In April 2012 a new entrance was constructed in Station Road, allowing direct access to the railway station from the adjacent bus and tram stops.[7]

Bus station and tram stop[edit]

The tram and bus interchange at West Croydon in 2005
West Croydon Bus Station rebuilt in 2016

A short distance from the main entrance is Station Road, where West Croydon bus station and tram stop are located. The tram stop is next to, but was for a long time physically separate from, the rail platforms, until the construction of the new entrance. All Tramlink routes use West Croydon, which is a single platform stop on the unidirectional loop around central Croydon. The bus station is a hub for London Buses, with 24 bus routes terminating or passing through. A new bus station opened in 2016.[8]

London Buses routes 50, 60, 64, 75, 109, 154, 157, 166, 194, 198, 250, 264, 289, 367, 403, 407, 410, 450 and 468, Superloop routes SL6 and SL7 and night routes N68, N109 and N250 serve the railway and bus stations.[9][10]


A 1908 Railway Clearing House map of lines around the Brighton Main Line between South Croydon and Selhurst/Forest Hill, and surrounding lines

From 1809 to 1836 the site was the terminal basin of the Croydon Canal. The canal was drained and became part of the route of the London & Croydon Railway, opening on 5 June 1839.[5] In 1845 the L&C inaugurated the atmospheric system of propulsion; it worked for about a year but was not successful.[5] On 23 September 1846, a fire broke out in a lamp room, severely damaging the station and destroying thirteen carriages. Damage was estimated at £10,000.[11] The station was originally named Croydon; in April 1851 it became West Croydon.[5]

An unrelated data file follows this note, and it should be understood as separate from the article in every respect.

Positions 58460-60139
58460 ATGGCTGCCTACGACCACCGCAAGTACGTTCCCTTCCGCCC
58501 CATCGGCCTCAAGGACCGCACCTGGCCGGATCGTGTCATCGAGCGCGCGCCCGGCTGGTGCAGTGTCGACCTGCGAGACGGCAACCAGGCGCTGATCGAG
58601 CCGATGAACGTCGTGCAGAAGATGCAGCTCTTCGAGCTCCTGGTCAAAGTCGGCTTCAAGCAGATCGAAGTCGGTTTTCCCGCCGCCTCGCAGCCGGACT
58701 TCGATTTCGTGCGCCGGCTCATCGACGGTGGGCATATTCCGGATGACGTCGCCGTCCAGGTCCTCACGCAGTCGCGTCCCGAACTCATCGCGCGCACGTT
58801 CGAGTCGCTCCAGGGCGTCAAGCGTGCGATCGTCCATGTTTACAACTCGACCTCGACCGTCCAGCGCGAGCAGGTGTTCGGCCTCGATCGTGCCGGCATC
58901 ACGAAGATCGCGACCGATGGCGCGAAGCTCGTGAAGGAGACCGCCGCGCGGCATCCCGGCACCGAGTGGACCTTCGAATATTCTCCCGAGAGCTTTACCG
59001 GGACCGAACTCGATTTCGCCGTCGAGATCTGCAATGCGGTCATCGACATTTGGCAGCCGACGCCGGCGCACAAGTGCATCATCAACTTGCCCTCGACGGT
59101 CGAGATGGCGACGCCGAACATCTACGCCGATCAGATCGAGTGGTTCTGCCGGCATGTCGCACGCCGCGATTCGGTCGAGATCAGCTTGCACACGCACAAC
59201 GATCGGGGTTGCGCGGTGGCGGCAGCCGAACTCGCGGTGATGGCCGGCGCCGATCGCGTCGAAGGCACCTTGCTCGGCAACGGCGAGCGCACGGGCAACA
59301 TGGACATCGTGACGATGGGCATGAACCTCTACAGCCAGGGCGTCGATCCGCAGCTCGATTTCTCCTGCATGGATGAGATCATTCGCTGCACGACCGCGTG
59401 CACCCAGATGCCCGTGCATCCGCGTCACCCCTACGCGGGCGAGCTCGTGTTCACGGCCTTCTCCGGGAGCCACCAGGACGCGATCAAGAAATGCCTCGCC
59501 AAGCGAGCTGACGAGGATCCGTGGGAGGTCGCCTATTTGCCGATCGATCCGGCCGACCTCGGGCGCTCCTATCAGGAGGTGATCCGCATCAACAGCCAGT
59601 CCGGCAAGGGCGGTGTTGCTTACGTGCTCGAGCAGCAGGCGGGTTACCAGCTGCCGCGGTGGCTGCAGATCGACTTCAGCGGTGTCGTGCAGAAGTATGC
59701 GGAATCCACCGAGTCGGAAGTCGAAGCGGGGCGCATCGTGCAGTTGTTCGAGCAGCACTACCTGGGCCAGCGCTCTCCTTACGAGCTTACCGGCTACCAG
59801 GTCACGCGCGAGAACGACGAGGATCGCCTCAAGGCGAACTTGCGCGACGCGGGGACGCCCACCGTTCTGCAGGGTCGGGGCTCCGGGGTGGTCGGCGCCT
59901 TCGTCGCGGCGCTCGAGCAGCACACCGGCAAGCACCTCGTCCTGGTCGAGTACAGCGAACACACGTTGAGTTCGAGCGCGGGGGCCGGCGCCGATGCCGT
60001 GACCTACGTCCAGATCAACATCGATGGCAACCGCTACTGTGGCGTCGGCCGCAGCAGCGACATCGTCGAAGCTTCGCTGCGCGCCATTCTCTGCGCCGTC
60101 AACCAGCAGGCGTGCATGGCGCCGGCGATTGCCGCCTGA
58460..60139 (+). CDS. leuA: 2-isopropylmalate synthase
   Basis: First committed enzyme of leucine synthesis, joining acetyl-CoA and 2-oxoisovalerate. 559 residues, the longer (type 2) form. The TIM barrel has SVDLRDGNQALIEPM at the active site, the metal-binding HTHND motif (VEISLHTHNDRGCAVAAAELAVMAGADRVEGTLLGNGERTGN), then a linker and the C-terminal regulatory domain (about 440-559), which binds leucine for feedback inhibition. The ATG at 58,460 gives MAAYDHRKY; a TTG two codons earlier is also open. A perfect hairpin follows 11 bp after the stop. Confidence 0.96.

The canal basin was served by a short private branch from the terminus of the Surrey Iron Railway (SIR) at Pitlake. From 1855 the station was the terminus of the West Croydon to Wimbledon Line, which followed much of the route of the SIR. This line closed on 31 May 1997, to be replaced by Tramlink. Platform 2, the terminal bay for the Wimbledon line, was trackless until 2008. Very little remains of this platform apart from a little section at the western end, as most of it was filled in to extend platform 3 to allow trains to stop closer to the stairs.

In 1912 the composer Samuel Coleridge-Taylor (1875–1912), who was a resident of Croydon, collapsed whilst on the station. This was due to overwork and pneumonia. He died at home a few days later.